Ranking Every Power Five Conference After 2019 Regular Season
This year in college football, there are two dominant conferences and everybody else.
Whether you're in the SEC camp or the Big Ten camp, arguments can be made for either league about being the nation's best. The Pac-12 has enjoyed a nice rebound year with some top-heavy juice, and the Big 12 has a couple of title contenders too.
Right now, the ACC pretty much can say, "Well, at least we have Clemson, right?" Dabo Swinney's Tigers are the defending national champions and may be the nation's top team again. They certainly are generating the least buzz of any powerhouse right now, chiefly because of their lack of competition.
With the regular season out of the way and just ahead of conference championship week, let's revisit the power rankings of the Power Five programs.
Depth of quality weighs heavily in this equation, as does the lack of awful teams. But the most weight is applied to the top of the conference and the title contenders it boasts. Does the Big Ten have enough title contenders to unseat the SEC?
Let's take a look at ranking the nation's top conferences. As always, tell us why we're wrong in the comments.
In the ACC, it's the Clemson Tigers and everybody else for a second year in a row.
There were a few signs of life from Wake Forest at the start of the season with quarterback Jamie Newman and elite receiver Sage Surratt, but the Demon Deacons petered out.
As the season progressed, the two teams that met for the Coastal Division on Saturday—Virginia Tech and Virginia—emerged as the top two non-Clemson teams in the ACC.
It's been a nice rebound for coach Justin Fuente's team, considering the coach was staring at a hot seat just a month ago, but a four-turnover day led to Virginia ending a 15-year losing streak and putting the Hoos in the ACC Championship Game.
Of course, Clemson is the cream of the conference and perhaps the nation's top team. Even though the Tigers were running on empty through the first quarter of the season, they survived some bad showings. Now, they're dominating everybody.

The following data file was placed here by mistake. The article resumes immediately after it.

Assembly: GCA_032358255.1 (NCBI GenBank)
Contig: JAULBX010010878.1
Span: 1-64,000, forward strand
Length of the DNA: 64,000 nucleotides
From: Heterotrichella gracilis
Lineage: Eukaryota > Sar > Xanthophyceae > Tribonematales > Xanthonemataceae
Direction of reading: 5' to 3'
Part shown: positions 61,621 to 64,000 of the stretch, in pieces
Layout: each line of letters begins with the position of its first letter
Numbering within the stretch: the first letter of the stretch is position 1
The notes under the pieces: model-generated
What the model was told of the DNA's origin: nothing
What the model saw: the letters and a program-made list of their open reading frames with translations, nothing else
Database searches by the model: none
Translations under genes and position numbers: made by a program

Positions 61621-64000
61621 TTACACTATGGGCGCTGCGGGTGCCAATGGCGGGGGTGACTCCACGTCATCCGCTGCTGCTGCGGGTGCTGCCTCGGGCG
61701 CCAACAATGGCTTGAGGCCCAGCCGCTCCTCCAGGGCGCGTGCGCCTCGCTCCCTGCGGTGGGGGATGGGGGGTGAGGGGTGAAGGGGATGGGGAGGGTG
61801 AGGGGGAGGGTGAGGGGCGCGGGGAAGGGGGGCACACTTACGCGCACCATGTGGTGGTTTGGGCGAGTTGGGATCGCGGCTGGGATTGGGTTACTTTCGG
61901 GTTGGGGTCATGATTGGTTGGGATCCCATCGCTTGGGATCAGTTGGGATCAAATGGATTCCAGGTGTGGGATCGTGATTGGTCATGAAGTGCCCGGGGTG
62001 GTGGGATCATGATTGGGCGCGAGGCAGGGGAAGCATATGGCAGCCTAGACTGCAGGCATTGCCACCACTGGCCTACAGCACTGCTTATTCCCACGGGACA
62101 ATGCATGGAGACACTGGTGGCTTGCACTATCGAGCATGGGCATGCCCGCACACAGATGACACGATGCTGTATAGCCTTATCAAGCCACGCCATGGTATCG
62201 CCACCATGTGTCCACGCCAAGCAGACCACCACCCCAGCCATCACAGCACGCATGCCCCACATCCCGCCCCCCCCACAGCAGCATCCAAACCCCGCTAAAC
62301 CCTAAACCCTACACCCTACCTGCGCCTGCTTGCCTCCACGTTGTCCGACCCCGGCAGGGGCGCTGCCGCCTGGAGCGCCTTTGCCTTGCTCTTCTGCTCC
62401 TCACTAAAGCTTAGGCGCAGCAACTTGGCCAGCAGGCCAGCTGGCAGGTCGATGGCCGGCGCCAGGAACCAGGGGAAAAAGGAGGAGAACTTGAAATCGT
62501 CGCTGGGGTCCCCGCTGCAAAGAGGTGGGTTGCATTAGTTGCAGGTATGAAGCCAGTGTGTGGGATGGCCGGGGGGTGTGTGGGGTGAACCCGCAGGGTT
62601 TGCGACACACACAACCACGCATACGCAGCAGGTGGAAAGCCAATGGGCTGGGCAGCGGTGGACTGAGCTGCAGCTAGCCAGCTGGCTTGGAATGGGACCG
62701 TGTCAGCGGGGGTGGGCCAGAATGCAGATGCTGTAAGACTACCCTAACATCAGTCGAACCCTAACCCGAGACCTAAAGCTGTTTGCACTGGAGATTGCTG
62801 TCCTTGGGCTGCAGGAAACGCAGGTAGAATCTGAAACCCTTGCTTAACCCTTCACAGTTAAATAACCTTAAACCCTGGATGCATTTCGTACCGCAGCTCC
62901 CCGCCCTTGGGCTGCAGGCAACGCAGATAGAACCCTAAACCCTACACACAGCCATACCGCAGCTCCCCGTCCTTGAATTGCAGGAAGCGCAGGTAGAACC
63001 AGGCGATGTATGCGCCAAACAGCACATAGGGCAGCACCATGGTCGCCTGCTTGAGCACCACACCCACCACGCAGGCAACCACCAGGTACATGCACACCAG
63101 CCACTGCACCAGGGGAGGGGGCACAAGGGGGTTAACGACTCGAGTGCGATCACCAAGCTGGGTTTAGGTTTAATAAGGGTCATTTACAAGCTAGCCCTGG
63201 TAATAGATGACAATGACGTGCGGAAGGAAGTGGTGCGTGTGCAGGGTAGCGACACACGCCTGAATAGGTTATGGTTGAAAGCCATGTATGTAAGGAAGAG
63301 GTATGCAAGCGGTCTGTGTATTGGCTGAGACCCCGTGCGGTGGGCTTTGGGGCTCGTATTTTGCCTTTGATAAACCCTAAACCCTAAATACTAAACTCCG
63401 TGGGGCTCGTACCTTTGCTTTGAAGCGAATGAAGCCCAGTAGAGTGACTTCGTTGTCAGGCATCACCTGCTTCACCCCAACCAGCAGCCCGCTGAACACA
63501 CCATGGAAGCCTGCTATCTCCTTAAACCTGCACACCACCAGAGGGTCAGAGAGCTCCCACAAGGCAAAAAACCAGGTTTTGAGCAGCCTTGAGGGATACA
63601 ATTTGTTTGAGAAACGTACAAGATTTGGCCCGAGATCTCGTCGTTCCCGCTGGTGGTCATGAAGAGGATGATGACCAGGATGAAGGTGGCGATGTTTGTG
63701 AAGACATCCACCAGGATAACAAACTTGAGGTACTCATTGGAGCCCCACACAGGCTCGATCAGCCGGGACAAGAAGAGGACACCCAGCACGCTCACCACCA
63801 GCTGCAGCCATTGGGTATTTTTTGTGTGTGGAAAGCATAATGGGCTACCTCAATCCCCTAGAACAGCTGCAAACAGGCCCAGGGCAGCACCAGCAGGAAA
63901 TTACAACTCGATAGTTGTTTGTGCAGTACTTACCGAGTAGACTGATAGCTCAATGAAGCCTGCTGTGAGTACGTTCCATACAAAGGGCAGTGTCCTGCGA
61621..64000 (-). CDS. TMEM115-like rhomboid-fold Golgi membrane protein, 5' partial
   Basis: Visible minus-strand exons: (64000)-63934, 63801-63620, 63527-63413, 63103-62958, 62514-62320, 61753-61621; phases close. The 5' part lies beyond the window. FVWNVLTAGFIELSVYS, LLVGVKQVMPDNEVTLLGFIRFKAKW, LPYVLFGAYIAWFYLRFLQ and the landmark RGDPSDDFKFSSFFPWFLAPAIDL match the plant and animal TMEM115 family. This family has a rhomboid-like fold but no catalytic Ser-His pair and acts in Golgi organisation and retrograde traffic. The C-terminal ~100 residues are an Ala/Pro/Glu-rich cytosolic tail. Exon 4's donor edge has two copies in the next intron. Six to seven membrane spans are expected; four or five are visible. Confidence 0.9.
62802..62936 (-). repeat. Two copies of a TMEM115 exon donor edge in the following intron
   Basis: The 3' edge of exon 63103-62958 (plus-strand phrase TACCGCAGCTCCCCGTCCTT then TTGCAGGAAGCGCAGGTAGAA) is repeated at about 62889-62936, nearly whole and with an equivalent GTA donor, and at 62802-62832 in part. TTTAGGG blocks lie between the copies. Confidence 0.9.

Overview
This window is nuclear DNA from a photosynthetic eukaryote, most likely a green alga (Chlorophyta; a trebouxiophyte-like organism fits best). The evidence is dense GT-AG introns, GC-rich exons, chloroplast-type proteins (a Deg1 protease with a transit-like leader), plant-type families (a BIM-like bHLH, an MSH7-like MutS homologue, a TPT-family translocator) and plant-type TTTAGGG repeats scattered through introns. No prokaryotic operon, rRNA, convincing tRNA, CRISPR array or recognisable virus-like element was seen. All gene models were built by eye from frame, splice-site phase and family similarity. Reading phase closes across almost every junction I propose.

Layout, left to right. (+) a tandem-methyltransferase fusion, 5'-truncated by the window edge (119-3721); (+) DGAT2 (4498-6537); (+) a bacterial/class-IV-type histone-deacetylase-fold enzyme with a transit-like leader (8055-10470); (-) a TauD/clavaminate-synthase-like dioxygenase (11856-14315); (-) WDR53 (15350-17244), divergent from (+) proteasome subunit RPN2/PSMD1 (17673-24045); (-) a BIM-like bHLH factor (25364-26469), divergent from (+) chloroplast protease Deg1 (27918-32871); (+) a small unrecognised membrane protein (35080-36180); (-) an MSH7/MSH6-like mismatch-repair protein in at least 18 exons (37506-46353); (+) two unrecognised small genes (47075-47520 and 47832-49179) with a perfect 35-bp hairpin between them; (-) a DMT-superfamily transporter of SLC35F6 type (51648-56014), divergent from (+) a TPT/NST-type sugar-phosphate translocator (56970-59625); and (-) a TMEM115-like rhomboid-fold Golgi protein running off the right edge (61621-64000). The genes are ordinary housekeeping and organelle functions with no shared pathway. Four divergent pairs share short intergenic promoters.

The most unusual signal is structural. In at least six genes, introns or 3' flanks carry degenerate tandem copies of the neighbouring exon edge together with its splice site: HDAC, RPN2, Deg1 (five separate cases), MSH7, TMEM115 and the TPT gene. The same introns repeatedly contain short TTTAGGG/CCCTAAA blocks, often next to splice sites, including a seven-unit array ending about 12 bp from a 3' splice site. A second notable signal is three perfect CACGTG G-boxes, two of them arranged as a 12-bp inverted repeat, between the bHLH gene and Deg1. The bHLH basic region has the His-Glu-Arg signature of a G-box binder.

With offensive firepower like Trevor Lawrence, Travis Etienne, Tee Higgins, Justyn Ross and others, who would bet against them in the College Football Playoff? Brent Venables' defense has been stellar all year too.
There are questions about the quality of competition, but those were rampant last year as well.
Just how bad is the ACC? Coach Scott Satterfield's Louisville Cardinals were expected to be rebuilding, but they wound up arguably the fourth-best team in the league despite failing to show up in a season-ending loss to Kentucky.
Much of the Cardinals' success is a testament to Satterfield's coaching acumen, but there just aren't a lot of good teams.
Pittsburgh had its moments, and North Carolina is building in the right direction under Mack Brown. Florida State got trigger-happy firing Willie Taggart, but the Seminoles are going to the postseason too.
Still, there's a dearth of quality teams behind Dabo Swinney's Tigers.
All year in the Pac-12, this has been a two-team collision course tumbling toward the conference championship game.
Utah and Oregon made sure that remained the case with cruise-control regular-season finale wins.
When the Utes handled Colorado, it guaranteed they would be able to overcome a loss to USC and represent the South against Oregon.
Unfortunately for the Ducks, they couldn't do their part in taking care of business a week ago. Yes, they're still going to be in Santa Clara to take on the Utes, but a shocking prime-time loss to Arizona State in Week 13 ended coach Mario Cristobal's team's chances of a national title.
It may have hurt Utah's chances too, though Alabama's loss to Auburn opened that door again. Had the two teams met with one loss apiece, it almost certainly would have been like a quarterfinal game, but that is no longer a given.
After the top two teams, the Pac-12 has been just OK. Kedon Slovis stepped in for injured JT Daniels for the USC Trojans and led coach Clay Helton's team on a stellar season that improved as the year matured.
Arizona State's upset win probably saved its season, and coach Herm Edwards' team has the opportunity to end up with a strong finish after a major youth movement saw midseason growing pains.
It's been a disappointing season for Washington and Washington State, as both Apple Cup participants had to replace starting quarterbacks and tons of playmakers. The Huskies dominated the Cougars to slide into the fifth-place spot in the conference rankings.
California, Colorado and Oregon State had their moments, but there's not enough depth in the league. Still, this season was a big step forward after how bad the league has been recently.
3. Big 12
The Big 12 didn't shake out the way we thought it would this year.
Yes, Lincoln Riley's Oklahoma Sooners are still at the top, so that hasn't changed. A walk-away win at Bedlam ensured they'd top the conference power rankings.